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Dev Digest 107 - And the OSScar goes to…

Last Friday, I released the 107th edition of WeAreDevelopers DevDigest. It celebrated the 35th birthday of the World Wide Web, we had a video of me interviewing the founders of Daytona about going open source, we covered the news around Devin, the first AI software engineer and went to space in a Yugo. All strapped in? Let's go.

Daytona goes open source

Daytona is now open source and has been trending on GitHub for a few days. But what is it? We talked to CEO Ivan Burazin and CTO Vedran Jukic. Check it out.

Happy 35th birthay, World Wide Web!

Ah, 35 years of World Wide Web. I remember when it was quite a task to get connected. Do you?

But when that cacophony ended, we got access to a library of wonders, mostly text with some slow loading images, but it was something special. And by now, the web is something we take for granted, and do not quite give it the respect it deserves. As the W3C puts it in the birthday blog post: from humble beginnings, the web is now central to the lives of billions.

Of course, Sir Tim Berners-Lee also had quite a few things to say in his open letter marking the web's 35th birthday.

There are two clear, connected issues to address. The first is the extent of power concentration, which contradicts the decentralised spirit I originally envisioned. This has segmented the web, with a fight to keep users hooked on one platform to optimise profit through the passive observation of content. This exploitative business model is particularly grave in this year of elections that could unravel political turmoil. Compounding this issue is the second, the personal data market that has exploited people’s time and data with the creation of deep profiles that allow for targeted advertising and ultimately control over the information people are fed.

It's true, the open web is very much under attack and it is up to us to fight for it.

Brian Kardell also points out that not all is clear and safe for the future of the web and has some interesting points as to how we can fund the web ecosystem.

So the web is 35 and that means it might feel some backend pains and isn't as springy as it used to be. But I for one will never give up on it as it was instrumental to my career. I started working as a radio newscaster and journalist and once I had access to this new media, I was all in. I hope you are, too.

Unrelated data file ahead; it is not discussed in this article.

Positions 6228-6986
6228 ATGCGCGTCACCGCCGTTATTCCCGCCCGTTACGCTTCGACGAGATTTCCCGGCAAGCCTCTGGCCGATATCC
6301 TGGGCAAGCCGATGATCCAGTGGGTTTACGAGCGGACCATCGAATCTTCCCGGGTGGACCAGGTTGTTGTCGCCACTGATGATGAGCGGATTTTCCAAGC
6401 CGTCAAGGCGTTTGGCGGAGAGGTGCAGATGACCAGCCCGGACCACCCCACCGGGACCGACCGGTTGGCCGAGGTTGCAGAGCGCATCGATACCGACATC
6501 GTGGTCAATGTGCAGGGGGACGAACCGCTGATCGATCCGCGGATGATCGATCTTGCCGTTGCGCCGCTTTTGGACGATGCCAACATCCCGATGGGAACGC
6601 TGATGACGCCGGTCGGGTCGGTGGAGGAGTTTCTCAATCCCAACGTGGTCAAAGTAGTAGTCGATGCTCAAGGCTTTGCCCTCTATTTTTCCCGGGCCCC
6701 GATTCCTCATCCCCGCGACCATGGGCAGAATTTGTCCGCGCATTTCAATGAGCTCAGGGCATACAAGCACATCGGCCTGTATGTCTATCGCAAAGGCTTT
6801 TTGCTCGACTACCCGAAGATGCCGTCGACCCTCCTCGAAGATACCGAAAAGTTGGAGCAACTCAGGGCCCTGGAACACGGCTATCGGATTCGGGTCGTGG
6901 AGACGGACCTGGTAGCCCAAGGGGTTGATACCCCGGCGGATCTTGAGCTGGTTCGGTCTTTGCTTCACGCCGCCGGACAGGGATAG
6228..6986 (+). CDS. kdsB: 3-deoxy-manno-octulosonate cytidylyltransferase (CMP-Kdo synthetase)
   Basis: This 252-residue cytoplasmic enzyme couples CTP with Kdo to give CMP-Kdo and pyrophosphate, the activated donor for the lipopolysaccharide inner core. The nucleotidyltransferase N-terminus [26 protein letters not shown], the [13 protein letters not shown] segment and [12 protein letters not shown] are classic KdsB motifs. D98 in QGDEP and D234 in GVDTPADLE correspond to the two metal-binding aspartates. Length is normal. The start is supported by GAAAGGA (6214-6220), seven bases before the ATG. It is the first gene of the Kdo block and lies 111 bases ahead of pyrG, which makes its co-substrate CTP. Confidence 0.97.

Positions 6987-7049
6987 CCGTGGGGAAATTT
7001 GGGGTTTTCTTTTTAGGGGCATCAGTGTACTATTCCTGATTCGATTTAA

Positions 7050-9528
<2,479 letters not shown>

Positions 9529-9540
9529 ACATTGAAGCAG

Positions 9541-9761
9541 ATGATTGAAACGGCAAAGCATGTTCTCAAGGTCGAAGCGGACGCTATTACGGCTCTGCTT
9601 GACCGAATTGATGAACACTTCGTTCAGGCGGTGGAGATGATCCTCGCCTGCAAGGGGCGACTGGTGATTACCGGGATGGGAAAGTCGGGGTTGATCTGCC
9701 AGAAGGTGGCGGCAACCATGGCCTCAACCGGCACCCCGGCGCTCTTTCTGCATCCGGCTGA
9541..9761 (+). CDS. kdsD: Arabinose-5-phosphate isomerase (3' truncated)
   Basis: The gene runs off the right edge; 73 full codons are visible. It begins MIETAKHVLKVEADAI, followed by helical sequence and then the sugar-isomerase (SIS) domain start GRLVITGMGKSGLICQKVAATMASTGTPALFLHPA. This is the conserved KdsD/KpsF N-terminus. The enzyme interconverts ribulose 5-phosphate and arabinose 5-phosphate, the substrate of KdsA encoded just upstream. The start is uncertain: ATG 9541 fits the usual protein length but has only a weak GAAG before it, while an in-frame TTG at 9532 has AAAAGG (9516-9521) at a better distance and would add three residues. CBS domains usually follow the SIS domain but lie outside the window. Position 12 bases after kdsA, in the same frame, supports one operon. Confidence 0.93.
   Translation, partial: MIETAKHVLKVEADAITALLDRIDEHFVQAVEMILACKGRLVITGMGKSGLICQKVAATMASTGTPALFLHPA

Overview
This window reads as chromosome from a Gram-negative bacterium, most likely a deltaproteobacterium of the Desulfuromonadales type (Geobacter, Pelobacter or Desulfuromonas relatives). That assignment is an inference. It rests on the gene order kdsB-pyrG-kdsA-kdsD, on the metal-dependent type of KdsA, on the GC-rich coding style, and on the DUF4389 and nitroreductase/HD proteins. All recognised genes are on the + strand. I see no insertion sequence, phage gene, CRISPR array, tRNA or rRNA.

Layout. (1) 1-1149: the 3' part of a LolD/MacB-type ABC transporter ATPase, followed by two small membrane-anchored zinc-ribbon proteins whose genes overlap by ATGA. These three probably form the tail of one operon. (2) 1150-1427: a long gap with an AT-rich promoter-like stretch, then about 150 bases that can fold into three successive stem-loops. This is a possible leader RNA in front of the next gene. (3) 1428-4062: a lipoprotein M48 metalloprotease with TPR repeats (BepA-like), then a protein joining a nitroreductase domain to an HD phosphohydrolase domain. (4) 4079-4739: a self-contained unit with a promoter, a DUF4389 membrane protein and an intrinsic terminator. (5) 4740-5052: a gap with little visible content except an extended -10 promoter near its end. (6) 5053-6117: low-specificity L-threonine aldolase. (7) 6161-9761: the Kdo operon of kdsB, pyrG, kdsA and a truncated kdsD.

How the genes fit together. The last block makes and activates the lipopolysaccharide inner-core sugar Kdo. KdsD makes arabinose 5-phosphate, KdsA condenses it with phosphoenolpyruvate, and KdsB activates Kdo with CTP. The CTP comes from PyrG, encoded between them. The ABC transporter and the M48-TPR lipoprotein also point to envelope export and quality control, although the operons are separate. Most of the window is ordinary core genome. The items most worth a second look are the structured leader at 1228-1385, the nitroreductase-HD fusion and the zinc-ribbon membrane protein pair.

We need to talk about Devin…

Cognition made a huge splash by releasing Devin, the first "AI software engineer".

The announcement sounds straight out of science fiction movies and everyone and their dog had an immediate opinion about the product. Andrew Gao went deep and kicked its tyres thoroughly.

My personal opinion: neat, and let's see how it fares in day to day deliveries. The concept of being a software engineer is a complex one and most of what Devin does is a thing that bored me about current engineering practices: using already existing code and putting it together to release it with other products and services made up from code I "don't need to understand". We automated and optimised our processes and re-use more than we create, so it isn't quite surprising that this task could be done by a product, as it is predictable and follows strict processes. Now, debugging issues, finding performance problems, tweaking UX until it works for every user out there, these are very much different things. But do we even cherish them any longer?

Is frontend even valued any longer?

Josh Collinsworth is lamenting the quiet, pervasive devaluation of frontend and it makes you wonder if automating front-end engineering isn't already a thing. Then again, Nicole Tietz argues that the most important goal in software is understandability and not getting to the result as quickly as possible.